Occupational safety, health are basic rights

Occupational safety and health should not be put on the back burner when it comes to discussing hot-button topics, because they are basic human rights.

Dr Joachim Breuer, president of the International Social Security Association (ISSA), stresses: “The quality of occupational health and safety has tremendous impact on people’s lives. Prevention contributes to society as occupational safety and health are basic human rights.”

He was speaking to The Straits Times ahead of the 21st World Congress on Safety and Health at Work in Marina Bay Sands next week.

It is the first time that the meeting – started by the International Labour Organisation (ILO) and the ISSA in 1955 – is being hosted in South-east Asia.

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Ms Nancy Leppink, chief of the Labour Administration, Labour Inspection and Occupational Safety and Health Branch of the ILO, says the international forum brings together the occupational safety and health community, including governments and workers.

The aim is to reinforce and build networks and alliances, while laying the groundwork for cooperation among all involved, as well as to develop and exchange knowledge and strategies that can be implemented locally.

She says: “The fostering and promotion of a preventative safety and health culture is a fundamental basis for improving occupational safety and health performance globally. This is very much a leadership issue… many problems persist.


  • Vision Zero

    What: A new global strategy for health, safety and well-being

    *Cultivating the mindset that all injuries and ill health at work are preventable and zero harm is possible, and seeking solutions

    *The International Social Security Association will launch its global campaign at the congress

    *Singapore launched the Vision Zero movement here in 2015

    *A key point of the Vision Zero strategy: All work has health and safety boundaries that should not be crossed

  • 21st World Congress on Safety and Health at Work

    Where: Marina Bay Sands

    When: Sept 3 to 6

    *About 3,000 delegates from more than 100 countries are expected to attend

    *Held every three years

    *World’s largest event for occupational safety and health experts over the years

“There is general agreement that further sustained and coordinated action is needed at the international and national levels. Workplace safety and health has suffered from sporadic political support, and inadequate public and private resources.”

As Singapore Manpower Minister Lim Swee Say said at the National Workplace Safety and Health Conference 2016: “We need to build a collective workplace safety and health ownership… (that) means everyone has to embrace the same mindset of not just reducing workplace fatalities, but preventing all work-related injuries and ill health too.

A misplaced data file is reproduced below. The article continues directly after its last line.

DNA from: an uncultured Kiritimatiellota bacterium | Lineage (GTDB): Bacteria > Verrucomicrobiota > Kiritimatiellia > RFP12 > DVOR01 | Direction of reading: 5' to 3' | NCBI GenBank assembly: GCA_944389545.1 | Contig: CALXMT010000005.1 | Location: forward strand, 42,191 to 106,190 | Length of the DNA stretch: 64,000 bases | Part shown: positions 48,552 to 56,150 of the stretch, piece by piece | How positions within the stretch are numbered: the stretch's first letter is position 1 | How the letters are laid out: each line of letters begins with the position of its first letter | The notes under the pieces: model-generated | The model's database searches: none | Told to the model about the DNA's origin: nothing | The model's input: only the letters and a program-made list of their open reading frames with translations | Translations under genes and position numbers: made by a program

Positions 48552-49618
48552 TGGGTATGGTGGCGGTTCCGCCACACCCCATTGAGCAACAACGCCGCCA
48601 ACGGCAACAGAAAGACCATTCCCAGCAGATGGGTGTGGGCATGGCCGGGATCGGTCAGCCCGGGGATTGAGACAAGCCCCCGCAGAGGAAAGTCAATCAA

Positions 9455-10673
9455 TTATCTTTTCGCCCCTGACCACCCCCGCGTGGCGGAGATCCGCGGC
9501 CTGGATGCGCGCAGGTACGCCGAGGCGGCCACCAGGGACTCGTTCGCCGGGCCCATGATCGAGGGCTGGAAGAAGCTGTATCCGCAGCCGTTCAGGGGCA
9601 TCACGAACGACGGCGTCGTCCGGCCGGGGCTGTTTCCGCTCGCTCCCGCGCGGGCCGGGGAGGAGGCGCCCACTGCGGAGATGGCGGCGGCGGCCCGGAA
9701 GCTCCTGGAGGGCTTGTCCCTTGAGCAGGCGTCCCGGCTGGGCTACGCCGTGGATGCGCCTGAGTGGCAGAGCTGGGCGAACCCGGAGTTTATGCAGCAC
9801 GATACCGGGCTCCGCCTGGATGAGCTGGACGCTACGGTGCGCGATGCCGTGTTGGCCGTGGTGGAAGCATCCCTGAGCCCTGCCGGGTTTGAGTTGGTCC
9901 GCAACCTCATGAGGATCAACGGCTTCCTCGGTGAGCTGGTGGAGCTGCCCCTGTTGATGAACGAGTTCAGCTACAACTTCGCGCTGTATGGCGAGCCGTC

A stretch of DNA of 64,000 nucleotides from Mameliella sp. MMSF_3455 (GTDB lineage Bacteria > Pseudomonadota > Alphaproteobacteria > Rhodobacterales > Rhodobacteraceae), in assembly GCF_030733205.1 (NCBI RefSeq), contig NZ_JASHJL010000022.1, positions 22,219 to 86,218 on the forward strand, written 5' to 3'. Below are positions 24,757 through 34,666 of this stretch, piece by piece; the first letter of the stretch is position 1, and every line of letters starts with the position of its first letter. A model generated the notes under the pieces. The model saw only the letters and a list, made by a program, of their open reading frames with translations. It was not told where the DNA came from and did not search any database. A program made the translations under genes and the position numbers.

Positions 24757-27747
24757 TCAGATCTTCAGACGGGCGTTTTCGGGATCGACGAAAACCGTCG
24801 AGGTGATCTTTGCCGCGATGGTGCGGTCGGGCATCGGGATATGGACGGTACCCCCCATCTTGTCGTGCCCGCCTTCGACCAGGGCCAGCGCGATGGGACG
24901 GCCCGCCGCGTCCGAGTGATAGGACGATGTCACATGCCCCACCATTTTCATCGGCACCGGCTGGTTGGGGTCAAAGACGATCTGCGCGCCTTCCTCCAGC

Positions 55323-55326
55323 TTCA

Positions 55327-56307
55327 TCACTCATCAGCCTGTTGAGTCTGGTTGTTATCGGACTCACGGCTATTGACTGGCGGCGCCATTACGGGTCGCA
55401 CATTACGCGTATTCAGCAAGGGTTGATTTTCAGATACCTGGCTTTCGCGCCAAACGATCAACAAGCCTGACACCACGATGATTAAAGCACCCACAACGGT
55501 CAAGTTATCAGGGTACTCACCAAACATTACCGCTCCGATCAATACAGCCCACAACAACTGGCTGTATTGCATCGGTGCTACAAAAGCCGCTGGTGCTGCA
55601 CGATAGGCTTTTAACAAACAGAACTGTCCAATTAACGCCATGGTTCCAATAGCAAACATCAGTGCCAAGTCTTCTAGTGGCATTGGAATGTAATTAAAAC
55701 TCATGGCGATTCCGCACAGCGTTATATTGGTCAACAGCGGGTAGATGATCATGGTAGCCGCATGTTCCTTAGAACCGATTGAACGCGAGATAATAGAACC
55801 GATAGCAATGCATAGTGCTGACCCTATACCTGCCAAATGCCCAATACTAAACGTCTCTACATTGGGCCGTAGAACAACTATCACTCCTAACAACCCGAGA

“A minor accident today, if not prevented, can lead to a major accident, a dangerous occurrence or even a fatal accident tomorrow.”

Dr Breuer explains the knock-on effect that an occupational accident or disease has on society.

Besides causing physical pain and human suffering, he says, “it also affects businesses because fatal accidents mean a disruption of the whole company and a loss of workforce”.

“Last but not least, the compensation of accidents and diseases at work increases the costs of the social security systems for society as a whole,” he says. “From an economic standpoint, it makes sense to invest in prevention and return to work… (and) allow people to go back to work instead of depending on financial compensation.”

Ms Leppink says the ILO estimates occupational accidents and work-related diseases cause over some 2.7 million work-related fatalities a year.

“The economic impact of the failure to adequately invest in occupational safety and health is currently estimated to be 3.7 per cent of the global GDP per year, not to mention the human suffering caused,” she adds.

Ms Leppink notes that Asean is projected to become the fourth-largest economy by 2050, and has about 630 million people, with more than half under the age of 30.

“This promises a powerful surge in working-age population that will drive high rates of economic growth for years to come.

“The leadership shown by Singapore and other countries on investing in youth employment and preventative occupational safety and health culture will only reinforce the sustainability of this trend.”

She says the congress will feature extensive activities around “young worker vulnerability” this year, and some 150 young workers and employers from around the world “have been invited to share their ideas and enthusiasm for reducing workplace harm to young people, who suffer the highest incidence rate of workplace injuries”.

Dr Breuer adds that the good news is that all occupational accidents and diseases are preventable.

“Our colleagues from Singapore can contribute their expertise to Vision Zero – a new global strategy for health, safety and well-being. The World Congress will be the perfect occasion to launch this global campaign developed by ISSA.”

This feature is brought to you by the Ministry of Manpower.

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